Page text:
Science posts

See science posts on page 33 below.

    • 2008
    • Chris D. Frith et al.
    • Implicit and Explicit Processes in Social Cognition
    • In this review we consider research on social cognition in which implicit processes can be compared and contrasted with explicit, conscious processes. In each case, their function is distinct, sometimes complementary and sometimes oppositional. We argue that implicit processes in social interaction are automatic and are often opposed to conscious strategies. While we are aware of explicit processes in social interaction, we cannot always use them to override implicit processes. Many studies show that implicit processes facilitate the sharing of knowledge, feelings, and actions, and hence, perhaps surprisingly, serve altruism rather than selfishness. On the other hand, higher-level conscious processes are as likely to be selfish as prosocial.
    • 2013
    • Claire Petitmengin
    • A gap in Nisbett and Wilson’s findings? A first-person access to our cognitive processes
    • The well-known experiments of Nisbett and Wilson lead to the conclusion that we have no introspective access to our decision-making processes. Johansson et al. have recently developed an original protocol consisting in manipulating covertly the relationship between the subjects’ intended choice and the outcome they were presented with: in 79.6% of cases, they do not detect the manipulation and provide an explanation of the choice they did not make, confirming the findings of Nisbett and Wilson. We have reproduced this protocol, while introducing for some choices an expert guidance to the description of this choice. The subjects who were assisted detected the manipulation in 80% of cases. Our experiment confirms Nisbett and Wilson’s findings that we are usually unaware of our decision processes, but goes further by showing that we can access them through specific mental acts.
    • 2015
    • Hoffman P
    • The meaning of 'life' and other abstract words: Insights from neuropsychology.
    • There are a number of long-standing theories on how the cognitive processing of abstract words, like 'life', differs from that of concrete words, like 'knife'. This review considers current perspectives on this debate, focusing particularly on insights obtained from patients with language disorders and integrating these with evidence from functional neuroimaging studies. The evidence supports three distinct and mutually compatible hypotheses. (1) Concrete and abstract words differ in their representational substrates, with concrete words depending particularly on sensory experiences and abstract words on linguistic, emotional, and magnitude-based information. Differential dependence on visual versus verbal experience is supported by the evidence for graded specialization in the anterior temporal lobes for concrete versus abstract words. In addition, concrete words have richer representations, in line with better processing of these words in most aphasic patients and, in particular, p..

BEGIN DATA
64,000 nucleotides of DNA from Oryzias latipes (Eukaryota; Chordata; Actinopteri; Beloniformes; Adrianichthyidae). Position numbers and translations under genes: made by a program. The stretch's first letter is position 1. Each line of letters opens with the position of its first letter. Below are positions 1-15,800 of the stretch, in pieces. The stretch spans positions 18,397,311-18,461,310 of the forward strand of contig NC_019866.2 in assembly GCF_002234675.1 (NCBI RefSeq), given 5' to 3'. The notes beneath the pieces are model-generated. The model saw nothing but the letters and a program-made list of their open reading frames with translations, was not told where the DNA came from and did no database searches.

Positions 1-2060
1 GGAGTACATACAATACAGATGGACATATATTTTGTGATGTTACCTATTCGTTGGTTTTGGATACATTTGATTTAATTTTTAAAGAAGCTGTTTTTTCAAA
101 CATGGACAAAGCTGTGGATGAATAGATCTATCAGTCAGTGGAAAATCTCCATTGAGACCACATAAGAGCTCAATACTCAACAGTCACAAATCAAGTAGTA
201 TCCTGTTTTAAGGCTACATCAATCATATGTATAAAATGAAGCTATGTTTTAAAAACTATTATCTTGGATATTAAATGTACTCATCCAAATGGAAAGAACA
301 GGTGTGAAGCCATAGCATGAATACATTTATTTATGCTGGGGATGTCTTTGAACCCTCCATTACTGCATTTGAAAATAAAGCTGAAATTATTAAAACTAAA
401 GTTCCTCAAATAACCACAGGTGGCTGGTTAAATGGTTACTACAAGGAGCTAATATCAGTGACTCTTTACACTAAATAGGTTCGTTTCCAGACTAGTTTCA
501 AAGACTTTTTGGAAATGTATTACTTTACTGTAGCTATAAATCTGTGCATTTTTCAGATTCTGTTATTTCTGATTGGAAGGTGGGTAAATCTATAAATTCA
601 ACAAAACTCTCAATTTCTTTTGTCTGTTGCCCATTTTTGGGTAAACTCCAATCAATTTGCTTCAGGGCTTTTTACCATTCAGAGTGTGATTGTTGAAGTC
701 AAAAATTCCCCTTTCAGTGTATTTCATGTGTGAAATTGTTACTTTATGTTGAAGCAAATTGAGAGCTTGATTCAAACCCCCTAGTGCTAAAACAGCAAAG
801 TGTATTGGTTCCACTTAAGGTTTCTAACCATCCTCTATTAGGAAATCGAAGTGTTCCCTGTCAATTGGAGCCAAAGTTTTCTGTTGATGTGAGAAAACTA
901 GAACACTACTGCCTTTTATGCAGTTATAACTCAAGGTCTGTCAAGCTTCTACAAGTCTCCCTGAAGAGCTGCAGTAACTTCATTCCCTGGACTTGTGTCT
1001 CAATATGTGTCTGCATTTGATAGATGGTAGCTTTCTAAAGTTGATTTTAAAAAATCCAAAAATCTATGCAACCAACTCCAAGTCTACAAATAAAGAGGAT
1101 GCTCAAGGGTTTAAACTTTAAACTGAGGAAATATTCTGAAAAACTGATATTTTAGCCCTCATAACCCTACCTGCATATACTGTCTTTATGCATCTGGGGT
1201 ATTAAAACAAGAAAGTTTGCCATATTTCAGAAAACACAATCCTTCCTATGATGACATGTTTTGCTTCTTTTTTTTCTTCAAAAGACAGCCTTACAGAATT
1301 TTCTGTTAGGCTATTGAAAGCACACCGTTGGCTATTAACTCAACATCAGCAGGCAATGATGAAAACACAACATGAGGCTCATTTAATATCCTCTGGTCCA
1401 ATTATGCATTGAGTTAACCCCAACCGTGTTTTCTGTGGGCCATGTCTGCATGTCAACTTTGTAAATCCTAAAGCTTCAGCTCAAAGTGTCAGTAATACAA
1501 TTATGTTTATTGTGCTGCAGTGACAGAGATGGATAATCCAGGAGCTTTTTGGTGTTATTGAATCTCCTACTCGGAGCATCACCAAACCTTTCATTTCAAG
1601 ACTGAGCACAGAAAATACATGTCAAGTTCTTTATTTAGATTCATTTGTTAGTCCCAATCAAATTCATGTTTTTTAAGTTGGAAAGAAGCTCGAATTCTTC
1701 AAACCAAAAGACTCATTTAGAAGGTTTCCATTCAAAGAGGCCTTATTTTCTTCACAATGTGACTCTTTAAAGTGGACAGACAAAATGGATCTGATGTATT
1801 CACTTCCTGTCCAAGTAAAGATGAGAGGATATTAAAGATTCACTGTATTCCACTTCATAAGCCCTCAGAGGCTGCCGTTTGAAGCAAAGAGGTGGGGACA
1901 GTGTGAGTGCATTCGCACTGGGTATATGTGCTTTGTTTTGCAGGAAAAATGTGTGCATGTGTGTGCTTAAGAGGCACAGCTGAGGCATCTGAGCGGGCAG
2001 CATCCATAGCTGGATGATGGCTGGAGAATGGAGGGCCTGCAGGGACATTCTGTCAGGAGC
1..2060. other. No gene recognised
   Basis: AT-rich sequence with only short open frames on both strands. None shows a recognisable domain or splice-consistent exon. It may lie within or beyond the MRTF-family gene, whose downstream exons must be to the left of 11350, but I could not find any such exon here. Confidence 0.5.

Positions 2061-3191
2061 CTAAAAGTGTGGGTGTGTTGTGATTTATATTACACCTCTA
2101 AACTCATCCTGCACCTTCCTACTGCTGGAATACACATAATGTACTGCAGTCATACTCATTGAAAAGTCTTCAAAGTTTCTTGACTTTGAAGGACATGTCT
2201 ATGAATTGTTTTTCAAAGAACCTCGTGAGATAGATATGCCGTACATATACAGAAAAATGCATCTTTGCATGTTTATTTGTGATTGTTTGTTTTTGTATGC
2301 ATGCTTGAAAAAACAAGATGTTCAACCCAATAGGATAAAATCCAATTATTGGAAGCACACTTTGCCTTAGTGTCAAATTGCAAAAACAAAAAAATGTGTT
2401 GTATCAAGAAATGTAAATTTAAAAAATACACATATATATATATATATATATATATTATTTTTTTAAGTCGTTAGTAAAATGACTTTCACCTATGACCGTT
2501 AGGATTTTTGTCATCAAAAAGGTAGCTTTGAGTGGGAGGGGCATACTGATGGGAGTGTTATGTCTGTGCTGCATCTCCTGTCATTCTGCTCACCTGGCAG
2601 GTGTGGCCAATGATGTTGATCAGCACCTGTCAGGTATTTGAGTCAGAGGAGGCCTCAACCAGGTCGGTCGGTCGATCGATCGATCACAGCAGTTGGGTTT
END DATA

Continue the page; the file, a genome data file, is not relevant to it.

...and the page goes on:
• 2004
    • Clarke HF et al.
    • Cognitive inflexibility after prefrontal serotonin depletion.
    • Serotonergic dysregulation within the prefrontal cortex (PFC) is implicated in many neuropsychiatric disorders, but the precise role of serotonin within the PFC is poorly understood. Using a serial discrimination reversal paradigm, we showed that upon reversal, selective serotonin depletion of the marmoset PFC produced perseverative responding to the previously rewarded stimulus without any significant effects on either retention of a discrimination learned preoperatively or acquisition of a novel discrimination postoperatively. These results highlight the importance of prefrontal serotonin in behavioral flexibility and are highly relevant to obsessive-compulsive disorder, schizophrenia, and the cognitive sequelae of drug abuse in which perseveration is prominent.